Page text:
Washington Post columnist Ruth Marcus tried to save the day for Obama by arguing that our partners in the FTAA had given permission to make the deal public. We’re really supposed to believe that President Obama could not get similar consent from the TPP partners, if he wanted it?

Then there was the issue of whether TPP and other trade agreements that could be passed under fast-track authority (the fast track authority will extend well into the term of the next president) could jeopardize the ability of the United States to regulate the financial sector. When Senator Elizabeth Warren raised this issue, President Obama dismissed her views as the hypothetical musings of a former law professor.

The next week, Canada’s finance minister gave a speech in which he argued the Volcker Rule, which limits the extent to which government insured banks can hold risky assets, violates NAFTA. It turned out that the Canadian finance industry had raised these concerns with the Treasury Department as far back as 2011. In other words, Warren’s concerns were far from hypothetical; they reflected issues that had already come up with prior trade deals.

With the economic arguments for the TPP falling flat many have turned to the geopolitical argument. Fareed Zakaria went this route in a column last week. After implying that opponents of TPP favored a return to autarky, Zakaria then argued that we should be less concerned about what TPP will do for the United States and think more about what it will do for our trading partners. He held up NAFTA and what it did for Mexico as a model.

This should leave readers more than a bit baffled. On the economic side Mexico has lagged badly in the years since NAFTA went into effect. According to the I.M.F.’s data, it went from having a per capita GDP that was 34.9 percent of the U.S. level in 1993 to having a per capita GDP that was just 32.7 percent of U.S. level last year. Developing countries are supposed to catching up to rich countries economically, not falling further behind. If the argument is that NAFTA has bestowed democracy on Mexico, try telling that to the families of the 43 protesting students who were turned over by local police to a drug gang to be tortured and killed.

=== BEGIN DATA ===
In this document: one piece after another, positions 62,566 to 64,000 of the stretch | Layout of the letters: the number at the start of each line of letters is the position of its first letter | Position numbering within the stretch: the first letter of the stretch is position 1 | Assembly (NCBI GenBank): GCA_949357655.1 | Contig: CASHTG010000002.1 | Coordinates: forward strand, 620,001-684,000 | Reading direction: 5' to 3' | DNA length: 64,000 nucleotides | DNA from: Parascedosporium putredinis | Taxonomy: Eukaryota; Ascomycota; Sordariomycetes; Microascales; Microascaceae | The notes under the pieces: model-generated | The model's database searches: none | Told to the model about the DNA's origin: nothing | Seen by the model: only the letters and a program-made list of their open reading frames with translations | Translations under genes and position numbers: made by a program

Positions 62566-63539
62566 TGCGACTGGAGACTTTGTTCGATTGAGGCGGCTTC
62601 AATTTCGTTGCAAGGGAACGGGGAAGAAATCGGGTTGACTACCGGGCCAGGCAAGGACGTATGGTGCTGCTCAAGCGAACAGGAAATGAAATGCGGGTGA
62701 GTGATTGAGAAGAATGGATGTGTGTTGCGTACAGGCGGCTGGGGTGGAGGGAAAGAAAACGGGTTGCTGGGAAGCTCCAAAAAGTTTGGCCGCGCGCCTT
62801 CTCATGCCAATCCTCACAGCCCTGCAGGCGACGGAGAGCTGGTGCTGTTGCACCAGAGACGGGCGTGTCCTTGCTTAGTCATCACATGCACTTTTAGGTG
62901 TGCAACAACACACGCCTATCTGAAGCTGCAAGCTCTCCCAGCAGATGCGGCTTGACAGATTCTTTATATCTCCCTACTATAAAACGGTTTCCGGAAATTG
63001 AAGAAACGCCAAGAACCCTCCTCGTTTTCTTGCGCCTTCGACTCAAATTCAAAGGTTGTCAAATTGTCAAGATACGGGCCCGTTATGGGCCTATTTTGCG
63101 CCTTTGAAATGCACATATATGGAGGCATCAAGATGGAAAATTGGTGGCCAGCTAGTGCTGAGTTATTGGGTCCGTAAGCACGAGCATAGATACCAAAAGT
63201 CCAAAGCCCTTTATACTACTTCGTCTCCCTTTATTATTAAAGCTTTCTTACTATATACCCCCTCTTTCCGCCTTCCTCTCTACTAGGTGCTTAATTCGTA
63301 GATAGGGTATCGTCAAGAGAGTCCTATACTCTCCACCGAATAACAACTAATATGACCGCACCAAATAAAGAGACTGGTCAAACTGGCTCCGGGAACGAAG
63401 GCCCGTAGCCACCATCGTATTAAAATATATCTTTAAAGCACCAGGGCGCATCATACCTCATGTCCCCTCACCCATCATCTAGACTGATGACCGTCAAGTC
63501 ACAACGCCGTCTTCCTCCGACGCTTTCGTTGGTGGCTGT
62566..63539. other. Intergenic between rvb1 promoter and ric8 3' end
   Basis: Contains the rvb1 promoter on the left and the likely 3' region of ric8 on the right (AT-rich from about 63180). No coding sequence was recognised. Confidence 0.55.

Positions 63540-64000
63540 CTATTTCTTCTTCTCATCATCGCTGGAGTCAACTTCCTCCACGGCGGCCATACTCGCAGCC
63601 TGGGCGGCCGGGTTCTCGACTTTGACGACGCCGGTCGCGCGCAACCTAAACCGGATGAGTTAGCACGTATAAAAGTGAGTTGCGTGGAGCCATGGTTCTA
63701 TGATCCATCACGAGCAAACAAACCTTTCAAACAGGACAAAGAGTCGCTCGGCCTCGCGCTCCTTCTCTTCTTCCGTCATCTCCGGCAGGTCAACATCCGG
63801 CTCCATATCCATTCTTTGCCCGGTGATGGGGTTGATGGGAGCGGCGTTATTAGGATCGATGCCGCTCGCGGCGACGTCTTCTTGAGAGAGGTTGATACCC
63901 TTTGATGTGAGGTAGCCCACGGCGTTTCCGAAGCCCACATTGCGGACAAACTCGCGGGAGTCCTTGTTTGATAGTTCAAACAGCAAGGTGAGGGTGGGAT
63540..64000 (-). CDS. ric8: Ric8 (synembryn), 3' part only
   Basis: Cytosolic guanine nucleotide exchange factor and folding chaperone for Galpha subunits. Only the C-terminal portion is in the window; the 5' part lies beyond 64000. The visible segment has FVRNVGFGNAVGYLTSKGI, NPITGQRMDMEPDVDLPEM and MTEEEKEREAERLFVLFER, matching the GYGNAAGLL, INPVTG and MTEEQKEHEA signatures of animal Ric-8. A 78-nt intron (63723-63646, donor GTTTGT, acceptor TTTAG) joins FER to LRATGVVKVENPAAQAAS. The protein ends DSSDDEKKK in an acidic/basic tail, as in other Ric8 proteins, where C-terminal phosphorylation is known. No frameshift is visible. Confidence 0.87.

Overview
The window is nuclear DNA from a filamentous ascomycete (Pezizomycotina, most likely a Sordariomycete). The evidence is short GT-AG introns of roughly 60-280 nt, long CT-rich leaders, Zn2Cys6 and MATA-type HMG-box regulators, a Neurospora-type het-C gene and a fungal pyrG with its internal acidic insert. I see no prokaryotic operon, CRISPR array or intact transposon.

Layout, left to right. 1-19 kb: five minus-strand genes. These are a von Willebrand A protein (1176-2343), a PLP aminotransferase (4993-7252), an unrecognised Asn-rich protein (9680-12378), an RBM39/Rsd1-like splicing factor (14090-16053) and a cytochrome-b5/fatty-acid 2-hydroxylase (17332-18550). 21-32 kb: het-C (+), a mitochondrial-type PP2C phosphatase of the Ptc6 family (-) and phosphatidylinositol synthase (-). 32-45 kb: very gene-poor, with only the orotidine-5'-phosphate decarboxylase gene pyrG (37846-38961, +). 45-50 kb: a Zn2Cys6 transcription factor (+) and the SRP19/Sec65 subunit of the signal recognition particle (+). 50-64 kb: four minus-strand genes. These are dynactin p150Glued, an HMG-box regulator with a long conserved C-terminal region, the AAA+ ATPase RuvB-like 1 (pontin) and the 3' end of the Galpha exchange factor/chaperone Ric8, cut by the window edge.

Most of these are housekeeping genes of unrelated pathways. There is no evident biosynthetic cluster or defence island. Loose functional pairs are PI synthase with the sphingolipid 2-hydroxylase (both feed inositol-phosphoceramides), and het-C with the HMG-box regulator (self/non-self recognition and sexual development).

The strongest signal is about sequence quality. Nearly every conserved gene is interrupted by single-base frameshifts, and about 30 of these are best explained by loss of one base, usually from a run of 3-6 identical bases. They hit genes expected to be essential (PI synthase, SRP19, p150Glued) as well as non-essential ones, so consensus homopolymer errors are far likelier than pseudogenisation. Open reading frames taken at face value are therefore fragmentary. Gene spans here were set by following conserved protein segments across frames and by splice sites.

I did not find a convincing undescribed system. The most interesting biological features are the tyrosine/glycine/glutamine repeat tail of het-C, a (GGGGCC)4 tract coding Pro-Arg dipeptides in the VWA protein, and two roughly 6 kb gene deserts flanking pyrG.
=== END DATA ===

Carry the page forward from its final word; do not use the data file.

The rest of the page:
The reality is that the TPP has little to do with trade. It was a deal crafted by business for business. The goal is to put in place a business-friendly structure of regulation in the United States and elsewhere. No amount of lipstick is going to make this pig pretty and the folks who keep trying are making themselves look very foolish in the process.

Dean Baker is a macroeconomist and co-director of the Center for Economic and Policy Research in Washington, DC. He previously worked as a senior economist at the Economic Policy Institute and an assistant professor at Bucknell University.

This article originally appeared in Al Jazeera America.

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Dean Baker is the senior economist at the Center for Economic and Policy Research in Washington, DC.